By ALDWIN QUITASOL
“… It is shameful and inhuman, however, to use men as things for gain and to put no more value on them than what they are worth in muscle and energy. … But, in general, the rich and employers should remember that no laws, either human or divine, permit them for their own profit to oppress the needy and the wretched or to seek gain from anothers’ want.” — Pope Leo XIII
Contractualization, is a labor hiring scheme invented in favor of capital and the capitalists to ensure their continuous raking-in of profit. Being a contractual worker is like being a disposable item that can be thrown away when it is no longer useful or something that can always be replaced whenever the owners want to.
A contractual worker is not like the regular worker because his existence in the workplace is only temporary and depends on the contract he or she signed, in many cases, the employers dictate the continuity of their work. In the contractualization world, a contractual worker will be employed for a period that lasts only for three to five months or maybe until six months. In many cases, he is terminated from his job before six months is up. This is for the capitalist to avoid the provision in the labor code requiring the regularization of a worker when he has rendered services/labor for over five months or six months.
If employers decide to maintain their contractual employees they simply rehire them but under a new or another contract. The general pattern is that an employer rehires the worker after a few months interval only to prevent the worker from accumulating 180 day continuous work and thus be eligible to become a regular worker.
Obviously, contractualization shaves off and cuts down labor standards won by the long and often bloody struggle of workers.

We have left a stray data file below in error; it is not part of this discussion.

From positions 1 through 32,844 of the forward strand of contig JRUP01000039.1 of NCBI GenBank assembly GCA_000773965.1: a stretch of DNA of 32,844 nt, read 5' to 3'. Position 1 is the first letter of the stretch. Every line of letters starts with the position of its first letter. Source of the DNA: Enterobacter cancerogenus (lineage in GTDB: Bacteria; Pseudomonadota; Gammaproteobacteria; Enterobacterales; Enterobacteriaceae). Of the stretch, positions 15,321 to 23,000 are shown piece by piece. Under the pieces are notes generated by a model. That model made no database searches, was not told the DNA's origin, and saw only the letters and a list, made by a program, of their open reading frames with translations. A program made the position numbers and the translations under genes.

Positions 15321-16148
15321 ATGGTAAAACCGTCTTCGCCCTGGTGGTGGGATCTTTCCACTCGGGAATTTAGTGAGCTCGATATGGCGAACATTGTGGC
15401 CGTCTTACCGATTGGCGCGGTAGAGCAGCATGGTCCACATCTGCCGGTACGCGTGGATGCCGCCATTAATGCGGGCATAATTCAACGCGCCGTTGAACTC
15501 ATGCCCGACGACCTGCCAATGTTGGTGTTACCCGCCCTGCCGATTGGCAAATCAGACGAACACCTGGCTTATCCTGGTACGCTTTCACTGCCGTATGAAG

There are four distinctive features of contractualization in the Philippines.
First, many contractuals do most of the jobs of regulars. As defined by law, a regular or permanent worker performs necessary jobs and duties that help run the major operations of a company or a factory. So if a contractual works like a regular but remains on contractual status, he is being exploited and robbed by his employer of wages and benefits due to a regular.
Second, a contractual can be directly hired or agency-hired. In direct hiring, an employer employs in his or his company’s name a contractual. Agency hiring, on the other hand, allows a labor-only contracting scheme where capitalists do not recognize an “employer-employee” relationship with their workers, and rely on the hiring agency to deal with workers’ problems.
Third, the employer can invoke his status as only a sub-contractor or a concessionaire who entered into a contract to produce or sell products for a certain company. In this situation, he can hire contractuals on a daily basis, or piece workers on a per-job-order basis.
Fourth, many contractuals work over six months, up to several straight years, thus making them “permanent casuals”. This arrangement is common among private companies and in government agencies.
The organizers of the Kilusang Mayo Uno (KMU) Cordillera and the Organisasyon dagiti Nakukurapay nga Umili ti Syudad (Ornus) have talked to contractual workers in Baguio. From the data and information they gathered, many of the contractual workers in Baguio come from the neighboring provinces and regions. Some of them also come from as far away as the Visayas and Mindanao.